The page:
Hubby did the best he could with sticking on a few steristrips and a couple of days later, when I actually cared enough to think of how I'd look for the rest of my life, I looked at my arsenal of healing things and decided to try the lavender essential oil I had.   That summer, many people (doctors) shook their heads when they saw my "wound" (I mean it was right there on my face, hard to ignore!) and everyone said how stupid I was not to have gone to the ER and had a plastics guy fix it up.  This was said to my face at parties...I can't even imagine what was said behind my back!  Even then, the consensus went, I'd have a rather nasty scar.

Well, the joke was on them: my forehead healed wonderfully, thanks to my Bulyga and Lisovsky genes. There was not even a TRACE of a scar, which even by my own standards should been a mess.  Essential lavender oil started getting a reputation in some circles around town, as it rightfully should have.

So, imagine how surprised I was a few years later when each time I turned around I'd either burn myself taking Christmas cookies out of the oven, scratch myself moving a piece of furniture away from a certain spot in order to vacuum, or cut myself doing some silly bit of prep work in the kitchen.  Suddenly scars were forming that simply wouldn't go away.  More than one friend asked why the heck wasn't I using that "voodoo" stuff I'd used in the past.  When I realized it was the lavender oil they were talking about, I didn't know what to say.  They were right: why WASN'T the lavender working?

But the incident that really hit it home for me was the one in the garden.  I was putting in annuals, a very simple job even I could handle.  After the flowers were all in, it was such a great feeling.  The garden was going to look pretty good this year, I felt.  A couple of days later, I noticed a scraped area on the top of my foot, the area above the arch.  I looked and couldn't figure out what the heck was going on and was puzzled. That area had been a bit red after gardening, but it shouldn't have scabbed over...it should simply have disappeared.  It was a result of my kneeing down at times and the grass rubbing against my foot as I scooted along with those annuals.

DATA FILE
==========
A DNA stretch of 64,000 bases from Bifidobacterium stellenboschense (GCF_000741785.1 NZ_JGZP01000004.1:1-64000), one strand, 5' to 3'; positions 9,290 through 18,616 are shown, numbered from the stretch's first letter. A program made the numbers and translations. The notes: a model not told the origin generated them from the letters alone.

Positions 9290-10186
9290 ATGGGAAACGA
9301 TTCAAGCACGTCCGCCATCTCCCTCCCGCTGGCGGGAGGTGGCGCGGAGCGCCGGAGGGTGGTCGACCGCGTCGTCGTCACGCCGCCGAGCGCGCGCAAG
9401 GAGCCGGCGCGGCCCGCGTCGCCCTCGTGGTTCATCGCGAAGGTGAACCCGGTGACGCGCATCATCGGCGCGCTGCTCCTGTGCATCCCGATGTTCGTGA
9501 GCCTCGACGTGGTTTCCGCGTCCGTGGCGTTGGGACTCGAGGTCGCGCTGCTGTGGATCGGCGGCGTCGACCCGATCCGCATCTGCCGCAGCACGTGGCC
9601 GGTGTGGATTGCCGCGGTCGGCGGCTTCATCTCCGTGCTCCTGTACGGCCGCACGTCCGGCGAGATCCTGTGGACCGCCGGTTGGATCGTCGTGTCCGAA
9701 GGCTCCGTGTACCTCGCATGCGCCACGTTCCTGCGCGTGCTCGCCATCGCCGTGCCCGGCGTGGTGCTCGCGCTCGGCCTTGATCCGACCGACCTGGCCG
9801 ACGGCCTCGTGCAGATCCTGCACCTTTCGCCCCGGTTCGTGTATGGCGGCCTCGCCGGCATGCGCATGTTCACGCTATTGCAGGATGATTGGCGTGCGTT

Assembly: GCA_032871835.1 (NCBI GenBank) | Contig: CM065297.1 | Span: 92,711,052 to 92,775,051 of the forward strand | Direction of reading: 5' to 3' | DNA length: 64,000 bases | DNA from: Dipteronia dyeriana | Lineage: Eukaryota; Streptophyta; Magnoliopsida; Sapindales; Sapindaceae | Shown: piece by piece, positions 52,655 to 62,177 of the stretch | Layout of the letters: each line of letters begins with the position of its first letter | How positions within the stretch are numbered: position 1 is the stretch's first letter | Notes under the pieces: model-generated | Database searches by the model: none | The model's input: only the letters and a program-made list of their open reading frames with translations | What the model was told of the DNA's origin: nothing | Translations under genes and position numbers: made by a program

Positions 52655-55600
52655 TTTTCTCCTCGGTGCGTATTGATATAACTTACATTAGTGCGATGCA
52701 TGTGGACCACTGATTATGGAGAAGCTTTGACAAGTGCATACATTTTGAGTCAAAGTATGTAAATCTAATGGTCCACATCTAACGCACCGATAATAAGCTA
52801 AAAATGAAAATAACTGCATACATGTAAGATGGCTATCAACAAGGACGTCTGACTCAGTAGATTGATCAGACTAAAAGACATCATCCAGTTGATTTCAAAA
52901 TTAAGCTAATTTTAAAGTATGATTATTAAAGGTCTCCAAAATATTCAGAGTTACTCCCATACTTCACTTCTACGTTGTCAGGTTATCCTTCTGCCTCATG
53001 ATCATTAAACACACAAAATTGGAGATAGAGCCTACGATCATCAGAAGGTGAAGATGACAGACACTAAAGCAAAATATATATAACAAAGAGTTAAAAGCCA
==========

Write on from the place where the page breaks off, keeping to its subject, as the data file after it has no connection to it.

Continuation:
Because the area wouldn't heal AT ALL, I pointed it out to my doctor a few weeks later during my monthly visit.  He didn't think much of it at the time but I wasn't letting it go.  I had to defend my ancestors' genes, after all.  Much was at stake!  I reminded my GP how the lavender had helped during that unfortunate forehead incident and he more or less did see that it was an unusual scenario for me but still thought I was a bit "over concerned."  The following month, my foot looked no better.   Now, I really wanted answers. 

More cuts, burns, scratches occurred - naturally, since I'm not the most "stable" person in the world.  Hubby likes to say I've fallen in all the great cities of Europe and it's true.  We can now even add Australia to the continent count.  Back then, I was horrified to see what the heck was happening to my skin and was getting royally upset.  

FINALLY, the time came to have blood work done, a relatively regular occurrence since there are certain meds that I'm on which can have nasty side-effects and also because we always find some sorts of goodies to address.  My HGH level was taken because I had suddenly started exhibiting a huge belly. Pregnant I was not: the emergency hysterectomy performed fifteen years before insured that. 

Well, lo and behold: my Human Growth Hormone (HGH) byproduct (IGF-1) was at the level of a 98-year old woman, whereas I was only in my late 40's.  Essentially, I was dying as organs became weaker, including my heart, my lungs, and so forth.

Yes, I'd become so weak that I was now completely bedridden.  Another test was run, and yes siree, there was no mistake.  My body had basically stopped producing HGH.  I had to be taken to Pittsburgh to a specific hospital to have "the gold standard" test done on me: the arginine test. If you fell asleep when the IV arginine hit your system, that suggested that you had no Human Growth Hormone being made by your body. I, the insomniac whose insomnia is so severe that it's actually been labeled by one neurologist as being "malignant," fell asleep the second that arginine hit my system and proceeded to sleep it off for the next few days. What bliss!  Don't I wish I had access to some arginine most of my life?